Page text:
More than 80 percent of amphibians on Hispaniola, the Caribbean island shared by the Dominican Republic and Haiti, are in danger of extinction, according to experts attending a conference in Santo Domingo, EFE reports.
The risk to the island’s 74 amphibian species, all but three of them native to Hispaniola, is “grave,” the Philadelphia Zoo’s Carlos Martinez Rivera told Efe, blaming rampant deforestation and the failure to enforce bans on farming in protected areas.
“This is an economic, social and political problem,” Martinez Rivera said.
The conference, “Partners for the conservation of amphibians and reptiles in the Caribbean,” has brought together experts from the Dominican Republic, Haiti, Puerto Rico, the United States and the United Kingdom to share experiences and research findings.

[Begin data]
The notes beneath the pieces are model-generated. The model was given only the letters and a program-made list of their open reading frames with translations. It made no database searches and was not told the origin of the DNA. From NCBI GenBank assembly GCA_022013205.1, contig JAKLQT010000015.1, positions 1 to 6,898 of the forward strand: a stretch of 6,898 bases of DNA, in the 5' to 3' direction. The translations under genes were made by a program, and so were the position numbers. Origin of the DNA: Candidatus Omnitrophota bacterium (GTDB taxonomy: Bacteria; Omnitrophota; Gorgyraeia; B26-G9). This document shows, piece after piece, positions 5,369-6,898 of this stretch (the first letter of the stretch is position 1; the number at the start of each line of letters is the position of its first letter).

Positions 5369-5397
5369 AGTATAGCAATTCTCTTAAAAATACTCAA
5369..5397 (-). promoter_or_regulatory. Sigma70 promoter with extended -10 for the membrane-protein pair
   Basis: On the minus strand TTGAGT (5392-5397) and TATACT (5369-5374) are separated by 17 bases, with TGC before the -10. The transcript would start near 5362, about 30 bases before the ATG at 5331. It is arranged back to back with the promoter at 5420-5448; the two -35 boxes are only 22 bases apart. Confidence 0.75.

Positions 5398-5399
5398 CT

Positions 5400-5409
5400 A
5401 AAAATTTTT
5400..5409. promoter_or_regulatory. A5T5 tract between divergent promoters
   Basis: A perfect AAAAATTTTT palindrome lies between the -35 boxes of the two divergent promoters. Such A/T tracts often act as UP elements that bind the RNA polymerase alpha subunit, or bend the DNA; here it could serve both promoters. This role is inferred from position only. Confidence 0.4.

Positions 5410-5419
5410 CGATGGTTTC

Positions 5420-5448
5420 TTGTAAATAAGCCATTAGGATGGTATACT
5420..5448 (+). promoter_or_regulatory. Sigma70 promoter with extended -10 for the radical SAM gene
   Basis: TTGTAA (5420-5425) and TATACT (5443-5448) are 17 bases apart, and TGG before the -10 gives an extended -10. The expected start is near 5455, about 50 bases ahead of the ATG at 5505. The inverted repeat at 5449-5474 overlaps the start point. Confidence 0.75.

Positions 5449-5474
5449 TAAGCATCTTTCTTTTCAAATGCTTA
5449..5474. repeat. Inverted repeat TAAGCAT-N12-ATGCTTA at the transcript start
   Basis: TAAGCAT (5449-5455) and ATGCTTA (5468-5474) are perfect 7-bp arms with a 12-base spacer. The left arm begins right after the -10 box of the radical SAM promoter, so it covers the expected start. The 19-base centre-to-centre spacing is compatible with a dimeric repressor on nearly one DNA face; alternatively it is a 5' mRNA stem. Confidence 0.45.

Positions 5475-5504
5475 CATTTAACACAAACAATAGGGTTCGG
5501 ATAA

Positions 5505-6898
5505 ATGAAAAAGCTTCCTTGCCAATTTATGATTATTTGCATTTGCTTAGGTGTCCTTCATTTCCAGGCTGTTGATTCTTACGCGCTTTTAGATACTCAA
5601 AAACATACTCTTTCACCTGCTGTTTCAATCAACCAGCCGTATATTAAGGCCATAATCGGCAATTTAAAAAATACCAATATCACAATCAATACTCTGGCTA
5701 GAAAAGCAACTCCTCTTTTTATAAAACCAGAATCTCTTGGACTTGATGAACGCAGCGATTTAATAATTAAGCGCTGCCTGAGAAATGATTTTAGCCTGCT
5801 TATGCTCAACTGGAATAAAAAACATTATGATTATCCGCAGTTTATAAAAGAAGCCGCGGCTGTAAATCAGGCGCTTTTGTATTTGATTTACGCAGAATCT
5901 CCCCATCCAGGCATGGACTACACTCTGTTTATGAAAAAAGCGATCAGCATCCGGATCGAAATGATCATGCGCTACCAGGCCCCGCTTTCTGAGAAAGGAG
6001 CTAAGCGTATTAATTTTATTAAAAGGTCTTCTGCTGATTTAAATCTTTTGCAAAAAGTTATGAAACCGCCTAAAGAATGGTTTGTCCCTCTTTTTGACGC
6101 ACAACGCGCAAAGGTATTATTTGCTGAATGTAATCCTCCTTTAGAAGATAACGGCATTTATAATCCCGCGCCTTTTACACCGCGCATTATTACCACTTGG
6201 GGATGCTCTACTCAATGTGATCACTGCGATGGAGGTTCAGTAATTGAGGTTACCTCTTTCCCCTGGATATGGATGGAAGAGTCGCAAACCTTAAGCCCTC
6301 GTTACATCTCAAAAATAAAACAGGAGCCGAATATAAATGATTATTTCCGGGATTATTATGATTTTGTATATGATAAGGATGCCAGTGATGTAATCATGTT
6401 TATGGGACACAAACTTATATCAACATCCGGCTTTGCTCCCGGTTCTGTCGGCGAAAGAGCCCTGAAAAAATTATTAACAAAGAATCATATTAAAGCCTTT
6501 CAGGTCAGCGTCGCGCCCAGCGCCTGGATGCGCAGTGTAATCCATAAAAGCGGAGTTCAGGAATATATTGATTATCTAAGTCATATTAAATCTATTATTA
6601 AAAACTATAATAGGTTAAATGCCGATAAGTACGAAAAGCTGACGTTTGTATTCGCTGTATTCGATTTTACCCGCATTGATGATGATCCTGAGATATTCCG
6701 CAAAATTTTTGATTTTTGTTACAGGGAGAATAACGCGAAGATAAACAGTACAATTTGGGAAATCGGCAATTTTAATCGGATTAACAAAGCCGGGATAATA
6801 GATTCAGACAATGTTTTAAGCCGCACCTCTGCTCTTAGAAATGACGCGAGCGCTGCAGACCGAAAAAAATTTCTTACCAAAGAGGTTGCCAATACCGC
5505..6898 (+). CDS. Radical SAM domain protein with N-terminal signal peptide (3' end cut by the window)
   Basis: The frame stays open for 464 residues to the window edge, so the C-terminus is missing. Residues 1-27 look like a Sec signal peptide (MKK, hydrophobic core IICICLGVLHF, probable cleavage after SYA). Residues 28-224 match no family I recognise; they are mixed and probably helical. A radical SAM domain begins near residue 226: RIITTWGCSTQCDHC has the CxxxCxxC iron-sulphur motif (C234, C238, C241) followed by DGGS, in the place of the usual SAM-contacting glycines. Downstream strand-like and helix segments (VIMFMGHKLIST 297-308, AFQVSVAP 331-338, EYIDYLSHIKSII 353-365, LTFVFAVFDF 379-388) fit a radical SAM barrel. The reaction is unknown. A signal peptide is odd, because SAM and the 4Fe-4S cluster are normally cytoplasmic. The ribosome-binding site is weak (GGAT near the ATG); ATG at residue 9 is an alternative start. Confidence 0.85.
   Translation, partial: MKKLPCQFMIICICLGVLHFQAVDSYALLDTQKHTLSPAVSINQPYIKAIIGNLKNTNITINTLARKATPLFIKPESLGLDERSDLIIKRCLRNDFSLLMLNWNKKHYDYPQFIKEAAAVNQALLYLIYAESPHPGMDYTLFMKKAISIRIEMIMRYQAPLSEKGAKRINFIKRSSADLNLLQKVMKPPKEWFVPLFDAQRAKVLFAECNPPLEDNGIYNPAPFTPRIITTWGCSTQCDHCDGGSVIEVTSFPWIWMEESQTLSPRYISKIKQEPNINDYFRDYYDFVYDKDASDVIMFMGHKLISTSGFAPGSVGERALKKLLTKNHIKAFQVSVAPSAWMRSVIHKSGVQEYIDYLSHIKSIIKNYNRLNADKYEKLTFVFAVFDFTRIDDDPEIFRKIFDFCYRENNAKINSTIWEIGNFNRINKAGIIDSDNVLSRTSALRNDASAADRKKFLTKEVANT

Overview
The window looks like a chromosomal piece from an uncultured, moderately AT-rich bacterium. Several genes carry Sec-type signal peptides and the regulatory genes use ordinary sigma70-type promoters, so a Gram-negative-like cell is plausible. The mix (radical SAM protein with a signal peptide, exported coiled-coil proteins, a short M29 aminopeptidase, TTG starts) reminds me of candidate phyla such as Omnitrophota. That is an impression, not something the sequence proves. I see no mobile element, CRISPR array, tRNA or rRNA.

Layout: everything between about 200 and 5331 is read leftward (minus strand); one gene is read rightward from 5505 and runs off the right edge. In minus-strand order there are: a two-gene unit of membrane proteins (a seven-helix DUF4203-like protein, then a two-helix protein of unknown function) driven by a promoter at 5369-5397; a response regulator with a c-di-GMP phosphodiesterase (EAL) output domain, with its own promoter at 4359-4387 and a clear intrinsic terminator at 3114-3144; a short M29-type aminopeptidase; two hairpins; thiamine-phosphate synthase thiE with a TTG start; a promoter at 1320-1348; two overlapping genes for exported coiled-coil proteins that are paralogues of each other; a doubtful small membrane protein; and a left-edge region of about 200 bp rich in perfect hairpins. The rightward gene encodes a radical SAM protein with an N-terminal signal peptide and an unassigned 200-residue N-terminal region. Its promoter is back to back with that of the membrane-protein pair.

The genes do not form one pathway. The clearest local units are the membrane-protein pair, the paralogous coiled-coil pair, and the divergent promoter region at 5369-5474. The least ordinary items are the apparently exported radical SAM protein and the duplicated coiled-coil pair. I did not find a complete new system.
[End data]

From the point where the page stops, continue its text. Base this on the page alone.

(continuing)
Thirteen of the 17 amphibians species present in the southwestern Dominican area of Bahoruco face a serious risk of extinction, Martinez Rivera said.
In Haiti the situation is even worse, as all endemic amphibian species are in danger, he said.
Pedro Galvis, adviser on biodiversity for mining company Barrick Pueblo, which has operations in the northeastern Dominican province of Sanchez Ramirez, told Efe that amphibians all over the world are in danger of extinction due to changes in their habitat.
The conference will mark the formal launch of Caribbean Partners in Amphibian and Reptile Conservation, or Carib-PARC, the region’s first such alliance, Galvis said.
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